“HDRI” stands for High Dynamic Range Image. “Dynamic range” is the measurement of how much brightness information is contained in an image, so a “high dynamic range” image is an image that has a very large range of brightness, more than you can see on your screen in one go actually.
Most photos and images, in general, are what I call “LDR” images or Low Dynamic Range images. They store 8 bits of data for each of the red, green and blue channels for every pixel. An example of an LDR image is a JPG file.
The problem with LDR images is that they are limited to a relatively small range of brightness, from 0 to 255, which is not actually all that much.
If you want to light a 3D scene using an image, what you really need is a format that can store more than just 8 bits of data per channel so that you can have a much larger range of brightness. Luckily, there are several formats that can do this, the most common of which has the extension “.hdr”.
Generally speaking, an HDRI (High Dynamic Range Image) is simply an image that contains more than 8 bits of data per pixel per channel. Image formats like JPG and PNG are typically 8-bit and are sometimes referred to as ‘LDR’ (Low Dynamic Range) images, whereas image formats like EXR and HDR store more data and are therefore HDRIs.
However, in the CG world, we have come to use the term ‘HDRI’ to describe a 32-bit 360°x180° equirectangular image that is used for lighting CG scenes.
HDRIs are often used as the only light source in order to create a very realistically lit scene or to match the lighting from video footage (using an HDRI shot on the same set as the video was taken). But of course, they are also used to complement standard lighting techniques and to add detail to reflections.
IS IT ‘HDR’ OR ‘HDRI’?
It really doesn’t matter which, people generally understand you either way. But if you want something to boast to your English teacher about, ‘HDR’ stands for ‘High Dynamic Range’, and the ‘I’ at the end stands for ‘Image’…
So you cannot say ‘This is an HDR’ because ‘high dynamic range’ is one big adjective without a noun. But you can say ‘This is an HDRI’ because ‘image’ is the noun that is being described as ‘high dynamic range’. You can also say ‘This is an HDR image’, or ‘This is an HDR panorama’, as long as there’s a noun after it.
But like I said, it doesn’t really matter. ‘HDR’ and ‘HDRI’ are both commonly used as nouns that mean the same thing.
HOW DO YOU MEASURE THE DYNAMIC RANGE (EVS)?
The number of EVs (or ‘stops’) is based purely on the number of brackets captured. For example, 12 EVs means 5 photos were taken with 3 EVs between them (shutter speeds: 1/4000, 1/500, 1/60 1/8, 1″), and since there are 4 gaps of 3 EVs between them, the dynamic range is said to be 12 EVs (4×3=12).
Unfortunately, there is no standardized way for measuring the dynamic range of an HDRI. Different people use different methods, so there’s no reliable way that you as a customer can tell whether website-A that claims 50 EVs of dynamic range is actually better than website-B that has 20 EVs.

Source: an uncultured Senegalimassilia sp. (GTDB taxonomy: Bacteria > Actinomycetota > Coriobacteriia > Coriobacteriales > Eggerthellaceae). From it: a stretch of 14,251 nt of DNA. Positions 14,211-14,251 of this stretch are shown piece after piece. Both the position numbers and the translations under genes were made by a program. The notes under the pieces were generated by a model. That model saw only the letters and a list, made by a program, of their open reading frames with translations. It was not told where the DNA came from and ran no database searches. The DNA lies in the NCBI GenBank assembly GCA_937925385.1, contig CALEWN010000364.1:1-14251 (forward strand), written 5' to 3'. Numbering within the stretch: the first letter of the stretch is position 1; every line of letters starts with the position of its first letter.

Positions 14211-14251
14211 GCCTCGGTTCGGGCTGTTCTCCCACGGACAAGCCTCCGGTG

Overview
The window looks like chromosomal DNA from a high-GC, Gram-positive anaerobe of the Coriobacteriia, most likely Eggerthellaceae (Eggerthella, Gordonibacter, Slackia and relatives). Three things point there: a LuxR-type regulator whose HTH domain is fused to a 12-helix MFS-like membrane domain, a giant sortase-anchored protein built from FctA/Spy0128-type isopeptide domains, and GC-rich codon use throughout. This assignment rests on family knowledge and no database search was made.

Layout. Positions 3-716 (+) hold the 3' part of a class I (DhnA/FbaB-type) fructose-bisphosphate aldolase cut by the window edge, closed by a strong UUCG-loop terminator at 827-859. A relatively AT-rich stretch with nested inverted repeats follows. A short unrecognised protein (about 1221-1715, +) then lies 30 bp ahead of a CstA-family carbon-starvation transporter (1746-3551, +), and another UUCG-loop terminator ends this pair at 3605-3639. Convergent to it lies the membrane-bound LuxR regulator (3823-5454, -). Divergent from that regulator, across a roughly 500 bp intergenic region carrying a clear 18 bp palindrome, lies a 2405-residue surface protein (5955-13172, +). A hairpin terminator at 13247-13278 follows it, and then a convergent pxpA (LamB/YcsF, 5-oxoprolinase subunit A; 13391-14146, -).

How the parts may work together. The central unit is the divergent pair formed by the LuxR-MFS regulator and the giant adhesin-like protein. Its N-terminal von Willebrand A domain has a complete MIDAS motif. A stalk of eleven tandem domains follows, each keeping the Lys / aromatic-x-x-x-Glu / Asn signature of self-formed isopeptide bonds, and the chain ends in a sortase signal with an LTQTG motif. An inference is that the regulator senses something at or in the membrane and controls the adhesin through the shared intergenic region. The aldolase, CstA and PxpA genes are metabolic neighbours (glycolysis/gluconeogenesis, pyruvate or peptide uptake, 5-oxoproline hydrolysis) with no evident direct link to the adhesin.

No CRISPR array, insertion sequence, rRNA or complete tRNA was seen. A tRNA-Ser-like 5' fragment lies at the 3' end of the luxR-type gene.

The main thing to look out for is whether an HDRI is unclipped or not. They usually don’t mention anything if it is indeed clipped, so watch out. Being unclipped means the full range of brightness in the scene was captured, including the super crazy bright sunshine. If an HDRI is clipped (aka “clamped”), it will produce unrealistic lighting which is usually flat and lacking contrast.
WHAT IS SO SPECIAL ABOUT HDRI?
HDRI is a much higher dynamic range of color and values than traditional bitmap formats. Instead of encoding colors like a computer monitor, using 24-bits of color for each pixel, HDRI is modeled after trichromatic base of the human eye and store actual luminance values in each pixel. So not only is color contained but the strength and brightness of the light at that point in the map. The range of color and light that can be contained in this format is much greater than the RGB scale of traditional computer graphics. nXt uses HDRI values throughout the rendering process, putting nXt into the classification of HDRR (High Dynamic Range Rendering)
In HDRI, each channel holds more accurate values. For instance, if you look at a 60 watt light bulb, it will be white. But if you look at the sun it is also white, but 10,000 times brighter. If you look at a star in the night sky, it is also white, but may be 1,000 times dimmer than the light bulb. In RGB, white is white, in HDRI, light has a much greater range and can capture the actual amount of light coming from each of these sources.
WHY USE AN HDRI?
There is no easier or quicker way to light a CG scene than to use an HDRI. They are essentially snapshots of the real world that contain exquisitely detailed lighting information, which can transport your bland CG objects into realistic virtual environments.
Not only do they provide accurate lighting, but they can be seen in the background and in reflections, which makes them all the more immersive.
HOW TO USE AN HDRI?
need some videos here for each software. Mainly SketchUp, Cinema 4D and 3dsmax.
There are various ways to make an HDRI, but it’d be impossible to cover every detail so I’ll show you a method that gives you decent results with a reasonable amount of effort.
The following HDRi products are the ones I use myself and I feel very confident recommending them to you. Enjoy!
Bertrand Benoit posted on the forums about a wonderful VRay balloon material he is offering for free. Looks incredibly real to me, and ORANGE!
XFrog Inc. has made available for you to download 130 free 3d plant and tree models from each of the 30 XfrogPlants libraries! Three to nine 3d plant models are included in each of the 30 species they provide (with all major formats included), and best of all, they are completely FREE! Download the plants, browse their documentation PDFs and try in your favorite software.